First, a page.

Faculty & Research
Faculty & Research
Faculty & Research
Opportunities and challenges for southern China’s Greater Bay Area
By Zhao Xiande
The Guangdong-Hong Kong-Macao Greater Bay Area, as known as the Greater Bay Area (GBA), is a world class urban agglomeration with the strongest market vitality in China. Covering 56,000 square kilometres, the 80 million-resident region produced more than 11 trillion RMB in economic output in 2020. Since the return of Hong Kong and Macao to China, collaboration between the three regions has been deepened, leading to increased economic prowess and greater competitiveness.
Major business layouts of the three regions
Hong Kong focuses on finance, shipping, logistics and modern services. While home to many world-class universities, however, it suffers from sluggish economic and social development due to difficulties in commercializing academic achievements and a lack of industrial resources. Therefore, it should give play to its advantages in finance, shipping, logistics and modern services to better serve the GBA, while stepping up technology innovation to industrialise academic achievements.
Macao is dominated by tourism and leisure. Similar to Hong Kong, its relatively singular economic structure coupled with small geographical area has led to slow growth. Therefore, the government’s decision to allow Macao and Guangdong to jointly govern the 106-square-kilometer Hengqin Island has provided needed land to help Macao diversify its economy and achieve sustainable development. Macao should focus on further exploring diversifying economic structures in Hengqin.
Meanwhile, Guangdong’s nine major cities have large economic volume, and are well-positioned to support emerging industries, advanced manufacturing and modern services. For Guangdong, the next step should be to promote its emerging industries, step up innovation and coordinate more development with other two regions.
How can the three regions complement each other?
The GBA can achieve greater coordination in a number of ways. First, promoting the construction of the Guangzhou-Shenzhen-Hong Kong-Macao Science and Technology Innovation Corridor to facilitate cross-border exchange; second, strengthening capital market interconnection and further improving offshore and onshore markets; third, advancing judicial coordination mechanisms for intellectual property rights; fourth, boosting the coordinated development of shipping and aviation industries between the four places; fifth, fostering closer cooperation in the cultural and creativity industries.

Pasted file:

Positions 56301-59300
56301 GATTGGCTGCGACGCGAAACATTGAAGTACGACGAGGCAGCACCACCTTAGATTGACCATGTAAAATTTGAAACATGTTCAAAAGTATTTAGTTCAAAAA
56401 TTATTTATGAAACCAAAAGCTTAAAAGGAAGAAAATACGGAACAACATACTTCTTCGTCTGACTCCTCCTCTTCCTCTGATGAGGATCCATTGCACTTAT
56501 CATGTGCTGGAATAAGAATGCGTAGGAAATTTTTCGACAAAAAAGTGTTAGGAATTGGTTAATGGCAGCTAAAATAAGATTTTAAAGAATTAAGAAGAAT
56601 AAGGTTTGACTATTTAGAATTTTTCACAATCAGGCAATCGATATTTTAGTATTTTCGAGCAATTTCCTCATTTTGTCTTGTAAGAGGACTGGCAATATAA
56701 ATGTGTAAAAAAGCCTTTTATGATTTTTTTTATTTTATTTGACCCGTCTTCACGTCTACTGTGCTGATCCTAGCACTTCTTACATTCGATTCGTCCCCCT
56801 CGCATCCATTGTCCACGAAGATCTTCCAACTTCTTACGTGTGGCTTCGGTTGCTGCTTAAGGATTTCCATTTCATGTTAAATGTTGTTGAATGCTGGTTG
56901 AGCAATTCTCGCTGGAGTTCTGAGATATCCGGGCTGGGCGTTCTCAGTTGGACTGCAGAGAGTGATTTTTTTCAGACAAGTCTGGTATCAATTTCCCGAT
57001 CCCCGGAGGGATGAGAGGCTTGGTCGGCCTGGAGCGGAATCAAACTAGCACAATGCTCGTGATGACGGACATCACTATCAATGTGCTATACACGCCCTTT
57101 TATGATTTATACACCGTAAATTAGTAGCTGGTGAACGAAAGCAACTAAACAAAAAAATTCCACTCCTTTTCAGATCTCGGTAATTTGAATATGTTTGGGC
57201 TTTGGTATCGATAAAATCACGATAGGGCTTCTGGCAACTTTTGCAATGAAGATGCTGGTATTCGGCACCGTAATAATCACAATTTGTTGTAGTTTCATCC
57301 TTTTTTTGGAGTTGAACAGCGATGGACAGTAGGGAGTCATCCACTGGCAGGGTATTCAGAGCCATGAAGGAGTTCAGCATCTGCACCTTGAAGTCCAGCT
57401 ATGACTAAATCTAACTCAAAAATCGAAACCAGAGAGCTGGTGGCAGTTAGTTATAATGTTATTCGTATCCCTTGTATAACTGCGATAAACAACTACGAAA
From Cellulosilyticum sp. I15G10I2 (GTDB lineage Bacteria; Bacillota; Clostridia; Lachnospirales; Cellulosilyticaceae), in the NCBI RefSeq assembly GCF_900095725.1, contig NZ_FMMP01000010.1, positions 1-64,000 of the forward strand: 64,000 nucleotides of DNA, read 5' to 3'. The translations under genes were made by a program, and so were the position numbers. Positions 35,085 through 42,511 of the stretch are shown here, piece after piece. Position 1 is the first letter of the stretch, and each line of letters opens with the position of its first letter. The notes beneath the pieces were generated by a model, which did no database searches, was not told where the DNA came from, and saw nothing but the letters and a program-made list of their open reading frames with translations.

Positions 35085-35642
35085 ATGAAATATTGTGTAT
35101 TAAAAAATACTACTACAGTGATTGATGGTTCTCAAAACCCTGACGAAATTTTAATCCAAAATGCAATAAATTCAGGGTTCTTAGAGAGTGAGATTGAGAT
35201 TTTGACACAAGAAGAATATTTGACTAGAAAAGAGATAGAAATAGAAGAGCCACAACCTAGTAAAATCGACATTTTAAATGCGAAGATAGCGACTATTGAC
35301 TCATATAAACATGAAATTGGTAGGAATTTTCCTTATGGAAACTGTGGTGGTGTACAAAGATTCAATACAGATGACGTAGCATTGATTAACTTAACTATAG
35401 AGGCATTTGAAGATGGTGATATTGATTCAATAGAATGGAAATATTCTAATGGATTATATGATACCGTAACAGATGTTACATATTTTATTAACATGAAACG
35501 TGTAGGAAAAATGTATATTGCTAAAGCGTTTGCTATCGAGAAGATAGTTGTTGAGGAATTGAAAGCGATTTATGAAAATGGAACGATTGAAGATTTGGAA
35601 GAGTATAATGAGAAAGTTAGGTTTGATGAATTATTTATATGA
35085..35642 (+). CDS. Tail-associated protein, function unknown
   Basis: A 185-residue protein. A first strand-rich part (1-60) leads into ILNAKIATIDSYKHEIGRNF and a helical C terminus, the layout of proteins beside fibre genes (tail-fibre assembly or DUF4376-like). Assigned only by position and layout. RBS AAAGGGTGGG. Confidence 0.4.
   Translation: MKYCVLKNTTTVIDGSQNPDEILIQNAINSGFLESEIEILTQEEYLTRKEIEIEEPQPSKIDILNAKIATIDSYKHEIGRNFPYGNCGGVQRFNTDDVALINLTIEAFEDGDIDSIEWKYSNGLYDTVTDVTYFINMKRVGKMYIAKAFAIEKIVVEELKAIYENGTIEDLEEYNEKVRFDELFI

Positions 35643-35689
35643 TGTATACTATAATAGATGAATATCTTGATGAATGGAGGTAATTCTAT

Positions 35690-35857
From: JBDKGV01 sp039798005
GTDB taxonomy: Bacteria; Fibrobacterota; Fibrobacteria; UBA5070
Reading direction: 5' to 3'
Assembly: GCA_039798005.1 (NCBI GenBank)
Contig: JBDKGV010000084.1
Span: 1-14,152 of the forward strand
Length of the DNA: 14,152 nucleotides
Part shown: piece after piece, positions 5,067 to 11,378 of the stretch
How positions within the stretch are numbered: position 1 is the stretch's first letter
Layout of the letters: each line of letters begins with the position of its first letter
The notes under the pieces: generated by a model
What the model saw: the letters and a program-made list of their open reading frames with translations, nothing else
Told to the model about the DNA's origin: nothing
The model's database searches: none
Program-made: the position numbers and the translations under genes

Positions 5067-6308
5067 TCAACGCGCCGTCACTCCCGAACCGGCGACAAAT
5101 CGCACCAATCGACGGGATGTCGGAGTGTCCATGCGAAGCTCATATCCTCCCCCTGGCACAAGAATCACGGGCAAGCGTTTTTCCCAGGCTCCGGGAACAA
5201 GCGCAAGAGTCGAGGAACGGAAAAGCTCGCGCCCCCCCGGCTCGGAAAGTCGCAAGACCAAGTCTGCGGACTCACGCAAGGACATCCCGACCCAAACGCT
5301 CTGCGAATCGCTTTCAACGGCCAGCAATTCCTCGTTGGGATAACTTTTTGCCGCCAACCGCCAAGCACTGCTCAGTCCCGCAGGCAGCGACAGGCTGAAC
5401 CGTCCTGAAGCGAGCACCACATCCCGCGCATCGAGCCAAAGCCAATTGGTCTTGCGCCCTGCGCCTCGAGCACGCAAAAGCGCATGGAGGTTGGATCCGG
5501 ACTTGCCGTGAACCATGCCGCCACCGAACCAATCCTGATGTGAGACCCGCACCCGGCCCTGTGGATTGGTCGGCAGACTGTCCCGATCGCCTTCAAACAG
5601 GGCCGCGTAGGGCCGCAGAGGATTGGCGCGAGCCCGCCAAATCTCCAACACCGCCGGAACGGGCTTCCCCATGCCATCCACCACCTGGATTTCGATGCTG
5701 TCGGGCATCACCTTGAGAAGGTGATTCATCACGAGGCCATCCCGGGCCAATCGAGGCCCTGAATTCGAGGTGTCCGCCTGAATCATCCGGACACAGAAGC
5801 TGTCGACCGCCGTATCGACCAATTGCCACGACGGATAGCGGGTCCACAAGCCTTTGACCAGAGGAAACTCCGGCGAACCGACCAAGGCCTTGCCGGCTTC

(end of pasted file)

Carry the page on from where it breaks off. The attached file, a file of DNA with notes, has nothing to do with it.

Meanwhile, more consideration should also be given to the roles of Qianhai and Henqin to combine institutional innovation and industry development.
The role of new infrastructure construction in developing the GBA
From the perspective of supply chains, new infrastructure plays a critical role in the upgrade and transformation of the industrial and supply chains in the GBA in the following three ways:
Firstly, to fill in the gap of China’s industrial and supply chains. Take chips, for example. Currently, China is dependent on overseas supplies which can easily be restrained. The technological innovation and industrial transformation of the GBA can propel the research and development of China’s chip industry by leveraging Hong Kong’s advantages in innovation and talent, as well as chip design enterprises such as Huawei and Hisilicon in Shenzhen.
Secondly, to enhance the effective coordination of the GBA’s industrial and supply chains to improve the global competitiveness of products and services. The key is to integrate the supply chain mindset into the planning and development process of new infrastructure. For example, while digitally upgrading industrial parks, it is also necessary to plan and coordinate industrial and supply chains between different parks so as to create a sound ecology that integrates industry and finance. In the process of building intelligent logistics hubs (such as airports, ports and distribution centres), we should also emphasis the digital networks of different supply chains, making sure they are manageable to help clients optimise the logistics supply chain based on data analysis.
Thirdly, to promote the national ‘dual carbon’ goals. Taking charging stations of new energy vehicles as an example, at present, we still have a large number of public charging stations, with the vehicle-pile ratio dropping to 2.9:1. However, in practice, you will find that many public charging stations are slow to charge and some are even broken. Therefore, in the future, the GBA can tap into building high-powered, fast-charging stations and exploring new types of infrastructure such as battery swapping stations to assist the EV transformation.
Zhao Xiande is the Professor of Operations and Supply Chain Management at CEIBS. For more on his teaching and research interests, please visit his faculty profile here.